How Social Media Can Enhance Your Congress Experience

By Matthew Cormier and Pedro Las Casas, M.D.


Last year, the thrombosis and hemostasis (T&H) community was thrusted into a routine different from what had become the norm: the transition to a virtual ISTH 2020 Congress. Although researchers from around the globe missed opportunities to meet colleagues, network, and listen to the most up-to-date science in person, the shift to online allowed content to be more widely accessible, particularly to trainees and those from developing nations

Although social media use at conferences has always occurred to some degree, the move to a virtual ISTH 2020 Congress underscored its looming presence in the T&H community. Many researchers may now decide to share their newest science online with the others, often prompting discussions about the work, the formation of interdisciplinary collaborations, and allowing the researcher to stay up-to-date with the inherently fast-paced and ever-changing scientific landscape. 

Among the greatest benefits to using social media is the potential to craft your own scientific ecosystem (through the control of who you follow), allowing you to communicate and discuss science with others around the world and easily take in large amounts of relevant information.

“Whether you attend a physical or a virtual conference it is impossible to watch everything that is being presented,” said Michael Makris, M.D. (@ProfMakris), a well-known Twitter user in the T&H community. “By following people with similar interests to you on Twitter, you are likely to get to know about all the important information presented. It is surprising how often a single tweet that includes an image of a single slide can summarize a whole presentation.”

In addition to consuming social media content at conferences, there are also immense benefits from creating it as well.

“Often tweeting about a session can help you organize your thoughts on the topic and consolidate that knowledge for yourself,” said Angela Weyand, M.D. (@acweyand), another prominent social media presence within the T&H community. 

Another major advantage to use social media during the ISTH 2021 Congress is to advocate for your work. The personal benefit one gains from disseminating one’s own science online has been demonstrated through many scientific studies and has been summarized nicely in a recent editorial at Research and Practice and Thrombosis and Haemostasis (RPTH).

Talking about your work may ultimately act as a bridge to personal and career opportunities. Weyand describes the many opportunities that have come from using Twitter, whether it be meeting new people, initiating collaborations or publishing manuscripts.

“One of my favorite examples is when Paula James, [M.D.], won my donation tweetorial contest and requested the topic [of] sexism in bleeding disorders,” Weyand said. After posting the tweetorial, “Mary Cushman, [M.D.], the editor of RPTH, reached out and asked if I would submit it as a manuscript. From tweetorial to publication was less than three months!”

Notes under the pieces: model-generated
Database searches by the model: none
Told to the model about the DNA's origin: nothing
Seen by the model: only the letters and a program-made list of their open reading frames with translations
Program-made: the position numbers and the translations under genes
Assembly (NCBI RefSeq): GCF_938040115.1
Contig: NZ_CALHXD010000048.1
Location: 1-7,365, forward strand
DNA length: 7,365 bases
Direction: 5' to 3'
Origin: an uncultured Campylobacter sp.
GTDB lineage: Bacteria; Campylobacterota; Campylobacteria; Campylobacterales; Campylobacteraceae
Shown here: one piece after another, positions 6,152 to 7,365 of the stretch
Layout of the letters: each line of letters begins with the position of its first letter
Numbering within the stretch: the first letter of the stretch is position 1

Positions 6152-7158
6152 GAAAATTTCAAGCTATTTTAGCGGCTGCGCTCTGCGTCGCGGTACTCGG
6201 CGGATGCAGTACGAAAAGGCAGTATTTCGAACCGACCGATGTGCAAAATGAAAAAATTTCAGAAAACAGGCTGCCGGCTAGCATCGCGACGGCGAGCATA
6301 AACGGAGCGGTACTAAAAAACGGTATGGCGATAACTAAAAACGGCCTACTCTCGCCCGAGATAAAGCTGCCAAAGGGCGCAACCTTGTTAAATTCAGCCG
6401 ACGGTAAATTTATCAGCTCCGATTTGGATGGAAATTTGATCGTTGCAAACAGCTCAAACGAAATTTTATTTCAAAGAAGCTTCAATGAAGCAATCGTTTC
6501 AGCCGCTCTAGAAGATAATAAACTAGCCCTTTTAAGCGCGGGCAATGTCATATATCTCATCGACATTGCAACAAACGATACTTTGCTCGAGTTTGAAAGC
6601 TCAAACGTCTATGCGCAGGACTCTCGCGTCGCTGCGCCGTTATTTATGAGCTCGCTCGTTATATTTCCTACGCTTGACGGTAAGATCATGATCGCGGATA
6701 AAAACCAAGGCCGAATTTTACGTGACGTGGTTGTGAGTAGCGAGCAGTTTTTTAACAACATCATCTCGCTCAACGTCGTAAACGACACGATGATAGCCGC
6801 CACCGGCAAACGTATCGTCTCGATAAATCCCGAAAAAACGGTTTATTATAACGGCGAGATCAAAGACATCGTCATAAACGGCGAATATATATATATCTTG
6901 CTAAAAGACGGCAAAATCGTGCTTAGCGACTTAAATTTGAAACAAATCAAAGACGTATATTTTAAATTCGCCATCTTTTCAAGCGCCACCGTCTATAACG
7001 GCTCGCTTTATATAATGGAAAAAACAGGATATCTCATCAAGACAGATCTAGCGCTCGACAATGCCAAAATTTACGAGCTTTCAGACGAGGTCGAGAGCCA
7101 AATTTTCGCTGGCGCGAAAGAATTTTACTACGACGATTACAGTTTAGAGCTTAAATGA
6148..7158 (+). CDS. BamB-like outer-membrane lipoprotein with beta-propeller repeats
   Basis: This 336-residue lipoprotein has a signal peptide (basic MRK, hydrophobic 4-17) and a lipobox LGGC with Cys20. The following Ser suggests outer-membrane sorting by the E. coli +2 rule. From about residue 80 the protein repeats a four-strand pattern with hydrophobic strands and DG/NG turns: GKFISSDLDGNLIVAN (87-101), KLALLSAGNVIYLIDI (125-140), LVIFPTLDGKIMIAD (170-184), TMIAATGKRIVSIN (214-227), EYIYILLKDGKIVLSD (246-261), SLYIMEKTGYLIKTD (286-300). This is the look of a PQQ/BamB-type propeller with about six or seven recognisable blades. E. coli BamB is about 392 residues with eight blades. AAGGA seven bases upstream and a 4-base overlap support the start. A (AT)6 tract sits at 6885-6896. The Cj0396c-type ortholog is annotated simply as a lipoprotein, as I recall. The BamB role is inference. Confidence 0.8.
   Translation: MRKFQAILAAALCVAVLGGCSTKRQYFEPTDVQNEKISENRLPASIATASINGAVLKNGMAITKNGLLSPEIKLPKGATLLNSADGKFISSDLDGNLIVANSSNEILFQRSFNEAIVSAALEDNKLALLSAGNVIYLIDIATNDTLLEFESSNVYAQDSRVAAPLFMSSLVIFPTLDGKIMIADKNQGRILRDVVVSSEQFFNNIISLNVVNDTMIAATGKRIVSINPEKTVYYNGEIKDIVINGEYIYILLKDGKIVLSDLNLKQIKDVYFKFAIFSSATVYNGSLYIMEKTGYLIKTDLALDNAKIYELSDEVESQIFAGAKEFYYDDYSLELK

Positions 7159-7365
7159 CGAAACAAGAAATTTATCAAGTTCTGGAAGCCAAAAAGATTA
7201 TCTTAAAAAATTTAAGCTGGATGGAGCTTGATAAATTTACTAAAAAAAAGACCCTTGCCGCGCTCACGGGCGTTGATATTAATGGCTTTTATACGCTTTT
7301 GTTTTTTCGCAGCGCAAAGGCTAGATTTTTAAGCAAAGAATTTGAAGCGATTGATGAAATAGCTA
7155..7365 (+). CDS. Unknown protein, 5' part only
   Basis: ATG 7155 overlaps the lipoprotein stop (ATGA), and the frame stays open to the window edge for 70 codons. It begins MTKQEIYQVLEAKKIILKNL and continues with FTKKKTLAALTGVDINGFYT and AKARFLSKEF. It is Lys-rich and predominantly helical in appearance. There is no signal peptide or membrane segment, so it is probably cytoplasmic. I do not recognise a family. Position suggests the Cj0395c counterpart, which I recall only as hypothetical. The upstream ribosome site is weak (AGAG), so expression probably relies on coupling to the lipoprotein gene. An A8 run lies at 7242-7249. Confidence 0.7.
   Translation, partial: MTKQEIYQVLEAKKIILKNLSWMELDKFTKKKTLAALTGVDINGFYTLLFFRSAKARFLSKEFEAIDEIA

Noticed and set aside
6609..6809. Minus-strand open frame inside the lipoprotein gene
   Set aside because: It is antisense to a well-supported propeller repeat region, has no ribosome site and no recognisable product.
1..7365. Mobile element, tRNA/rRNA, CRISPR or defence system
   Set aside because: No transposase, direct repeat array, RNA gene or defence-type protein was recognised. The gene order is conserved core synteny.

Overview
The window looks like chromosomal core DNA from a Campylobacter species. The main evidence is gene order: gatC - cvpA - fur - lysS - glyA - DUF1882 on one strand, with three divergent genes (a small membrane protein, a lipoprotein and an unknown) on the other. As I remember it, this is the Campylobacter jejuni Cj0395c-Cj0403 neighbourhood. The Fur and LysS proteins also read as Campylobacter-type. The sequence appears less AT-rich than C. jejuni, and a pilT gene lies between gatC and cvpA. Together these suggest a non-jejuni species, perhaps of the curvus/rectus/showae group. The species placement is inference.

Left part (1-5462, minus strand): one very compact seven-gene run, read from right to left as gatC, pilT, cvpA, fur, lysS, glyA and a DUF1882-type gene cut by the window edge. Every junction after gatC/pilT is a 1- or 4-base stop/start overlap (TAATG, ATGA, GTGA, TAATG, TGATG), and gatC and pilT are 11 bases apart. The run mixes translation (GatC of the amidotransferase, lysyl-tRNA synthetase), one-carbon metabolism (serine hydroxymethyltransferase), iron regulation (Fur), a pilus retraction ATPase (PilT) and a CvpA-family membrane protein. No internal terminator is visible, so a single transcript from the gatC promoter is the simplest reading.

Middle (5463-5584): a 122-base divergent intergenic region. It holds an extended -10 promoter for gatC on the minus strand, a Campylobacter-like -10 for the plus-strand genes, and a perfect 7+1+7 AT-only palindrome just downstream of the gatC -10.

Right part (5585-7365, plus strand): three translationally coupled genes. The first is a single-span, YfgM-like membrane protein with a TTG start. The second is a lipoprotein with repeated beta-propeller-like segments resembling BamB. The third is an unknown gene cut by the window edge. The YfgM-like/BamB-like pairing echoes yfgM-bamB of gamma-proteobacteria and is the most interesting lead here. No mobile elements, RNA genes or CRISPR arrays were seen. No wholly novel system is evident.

In the end, we hope to see you online and promoting your work during the ISTH 2021 Congress with the hashtag #ISTH2021. Whether you are new to social media or a savvy tech user, there are some tips below to help you get your presence known before, during, and beyond this Congress. Connect with us on Twitter at @_matthewcormier and @pedrohlascasas or follow another ISTH 2021 Twitter Ambassador from this list.

Matthew Cormier is the RPTH Social Media Associate Editor and Pedro Las Casas is an ISTH Congress Twitter Ambassador.

Top Tips for Tweeting on Twitter

New to Twitter?

·        Create a Twitter profile. Be sure to use your correct name and title in the biography so people can easily find you.

·        Follow the main research societies, journals, and advocates within your field(s) of research (i.e. @isth@JTHjournal@RPTHjournal).

·        Share your thoughts on the science you see, whether that be in your own tweets or on the tweets of others that land on your timeline. Feel free to reply, share and like as many posts as you want. The more interactive you are, the more you will connect with new and relevant peers.

·        Be sure to use relevant hashtags to group and summarize your thoughts (i.e. #ISTH2021, #COVID19, #bloodclot). Exploring these may help you connect with more people.

Been using Twitter for a while?

·        Make a tweet thread summarizing posters / talks you may have at ISTH 2021 - provide pictures to enhance the reading experience. Include where others may find it!

·        Tag other researchers or institutions in your field to initiate discussion when you have questions.

·        Have a healthy balance of scientific and non-scientific posts - crafting an online presence does not necessarily require you to make 100% of your content science-related.


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